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World of Carmine Infantino
Although it's hard to give an impartial review to a book by and about Carmine Infantino, the guy who co-created most of my favorite characters (Elongated Man, The Flash, Captain Comet and many more) and illustrated so many of those Elongated Man mysteries I love I will make the effort. Even though I got to shake his hand and he not only signed my copy but did a sketch of Elongated Man on the inside the only sketch he did the entire weekend of FallCon, I might add. Yes, despite all that, I think I can be fair.
Namely because I'd have given this book ten out of ten anyway!
The Amazing World of Carmine Infantino (available from his home page at Creative Mix) is a treasure trove of a book. Every page has illustrations! Comic book panels, sketches, protruding figures, photographs (historical and recent) some are examples tucked neatly into the side, others jut out into the text and interfere with the paragraphs. There's a color section (at least, there is in my numbered hardcover edition). And a page of sketch-work with, oh my, Ralph and Sue Dibny's faces over and over again. (Sweet!)
The cover alone is informative! A collage no, that's not the right word, not when they're evenly displayed in a grid well, you know what I mean an array of covers from the 1960s to the 1980s.
Scanning these individual covers, the layouts and designs are the most striking. When comic pontificators like we at Fanzing or "Cheeks the Toy Wonder" talk about the Silver Age covers that practically forced themselves into readers' clutches, 90% of the time we're talking about the covers done by Carmine Infantino. Flash ordering the reader to not pass the comic by or he will die. The JLA members encouraging brotherhood from the children of the world in an endorsement of the U.N. Batman hurtling towards Blockbuster with such force that he sends his own brick logo smashing down atop the villain. A tearful Batman filling out his will. Batgirl leaping from the cover, Batman and Robin unable to catch up to her because they're just so shocked at the arrival of this hot new character. Superman and Flash racing so fast towards the reader that they seem to bust off the cover.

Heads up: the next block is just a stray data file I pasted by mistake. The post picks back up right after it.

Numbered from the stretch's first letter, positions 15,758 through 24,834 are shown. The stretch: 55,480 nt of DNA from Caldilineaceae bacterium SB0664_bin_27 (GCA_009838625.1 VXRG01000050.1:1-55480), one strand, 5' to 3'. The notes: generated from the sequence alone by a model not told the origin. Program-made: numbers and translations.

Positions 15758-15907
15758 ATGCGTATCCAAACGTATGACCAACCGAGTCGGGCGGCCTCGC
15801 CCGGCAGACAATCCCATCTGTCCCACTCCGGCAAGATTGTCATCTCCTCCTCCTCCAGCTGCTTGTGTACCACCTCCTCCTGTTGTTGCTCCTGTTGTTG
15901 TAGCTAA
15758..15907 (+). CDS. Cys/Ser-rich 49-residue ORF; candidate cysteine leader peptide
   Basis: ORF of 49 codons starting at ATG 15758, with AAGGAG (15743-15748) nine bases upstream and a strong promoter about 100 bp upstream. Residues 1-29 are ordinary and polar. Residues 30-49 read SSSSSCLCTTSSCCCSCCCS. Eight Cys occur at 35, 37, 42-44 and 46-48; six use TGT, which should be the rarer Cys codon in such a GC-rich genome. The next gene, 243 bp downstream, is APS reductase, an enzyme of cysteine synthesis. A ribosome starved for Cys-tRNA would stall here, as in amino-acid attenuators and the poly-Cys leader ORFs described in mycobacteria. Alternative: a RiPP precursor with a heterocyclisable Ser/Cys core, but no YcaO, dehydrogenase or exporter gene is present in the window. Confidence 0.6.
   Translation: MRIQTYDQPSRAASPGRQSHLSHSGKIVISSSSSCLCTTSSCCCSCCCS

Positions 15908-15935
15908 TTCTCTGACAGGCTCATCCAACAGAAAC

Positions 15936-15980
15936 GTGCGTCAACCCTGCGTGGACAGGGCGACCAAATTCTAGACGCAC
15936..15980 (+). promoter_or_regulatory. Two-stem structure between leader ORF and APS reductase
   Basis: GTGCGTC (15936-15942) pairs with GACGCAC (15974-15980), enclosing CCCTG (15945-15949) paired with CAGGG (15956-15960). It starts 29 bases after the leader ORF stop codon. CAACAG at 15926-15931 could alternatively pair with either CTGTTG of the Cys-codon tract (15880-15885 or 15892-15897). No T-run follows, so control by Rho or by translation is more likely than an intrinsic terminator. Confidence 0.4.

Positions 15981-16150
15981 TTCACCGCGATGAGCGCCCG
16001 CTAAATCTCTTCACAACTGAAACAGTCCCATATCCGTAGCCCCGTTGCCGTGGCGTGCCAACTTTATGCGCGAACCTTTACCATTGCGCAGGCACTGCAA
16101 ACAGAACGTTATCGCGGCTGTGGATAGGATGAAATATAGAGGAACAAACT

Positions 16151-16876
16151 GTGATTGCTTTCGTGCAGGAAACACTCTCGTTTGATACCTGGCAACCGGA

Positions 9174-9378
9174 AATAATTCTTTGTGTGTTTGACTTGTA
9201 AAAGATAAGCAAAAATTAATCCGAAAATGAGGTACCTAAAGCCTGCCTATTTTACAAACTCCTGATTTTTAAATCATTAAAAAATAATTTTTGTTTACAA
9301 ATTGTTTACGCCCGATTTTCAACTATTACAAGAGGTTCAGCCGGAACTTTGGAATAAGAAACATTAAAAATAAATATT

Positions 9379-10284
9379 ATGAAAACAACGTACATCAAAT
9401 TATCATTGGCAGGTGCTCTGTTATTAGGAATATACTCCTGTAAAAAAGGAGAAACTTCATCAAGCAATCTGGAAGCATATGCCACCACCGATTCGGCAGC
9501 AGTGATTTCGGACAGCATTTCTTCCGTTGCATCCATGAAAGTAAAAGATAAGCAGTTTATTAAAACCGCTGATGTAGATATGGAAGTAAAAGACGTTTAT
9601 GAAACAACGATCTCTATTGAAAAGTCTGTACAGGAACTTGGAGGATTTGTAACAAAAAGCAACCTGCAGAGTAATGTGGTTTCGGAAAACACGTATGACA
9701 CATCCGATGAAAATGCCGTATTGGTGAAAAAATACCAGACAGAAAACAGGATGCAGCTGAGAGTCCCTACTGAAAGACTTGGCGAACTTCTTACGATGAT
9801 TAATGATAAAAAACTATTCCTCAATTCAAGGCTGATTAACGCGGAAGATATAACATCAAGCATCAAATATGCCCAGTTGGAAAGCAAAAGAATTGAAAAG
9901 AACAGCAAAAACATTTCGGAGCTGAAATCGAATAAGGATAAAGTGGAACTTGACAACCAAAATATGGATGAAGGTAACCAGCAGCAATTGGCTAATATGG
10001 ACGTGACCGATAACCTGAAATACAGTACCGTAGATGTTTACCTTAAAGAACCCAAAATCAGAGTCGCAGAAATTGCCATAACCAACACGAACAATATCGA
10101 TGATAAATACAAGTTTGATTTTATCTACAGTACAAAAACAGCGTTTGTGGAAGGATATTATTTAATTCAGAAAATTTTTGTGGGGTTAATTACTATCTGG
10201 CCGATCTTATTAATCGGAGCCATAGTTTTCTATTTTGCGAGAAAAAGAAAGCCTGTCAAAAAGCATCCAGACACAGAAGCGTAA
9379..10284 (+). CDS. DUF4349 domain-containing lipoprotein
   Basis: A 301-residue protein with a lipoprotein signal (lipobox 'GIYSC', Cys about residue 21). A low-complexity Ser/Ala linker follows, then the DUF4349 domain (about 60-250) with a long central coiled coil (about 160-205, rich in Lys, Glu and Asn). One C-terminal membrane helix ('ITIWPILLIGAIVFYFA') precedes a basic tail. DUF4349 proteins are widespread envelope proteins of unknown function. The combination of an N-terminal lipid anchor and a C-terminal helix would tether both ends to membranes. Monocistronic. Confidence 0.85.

In fact, the more I look at these I notice that the characters are constantly breaking the fourth wall, standing outside of their own comic book and gasping at what is happening to themselves on the miniature cover. You never see characters doing that anymore.
There's another cover, one with a story to tell. I'm not sure if it's in the book, since I've been leaping back and forth through it so much that I'm missing bits here and there. There's a cover where Batman is lying prone on the ground and Batgirl and Catwoman are fighting over who gets his body. They are poised on both sides of Batman, facing off angrily. Catwoman has her cat o'nine tails draped over Batman's foot.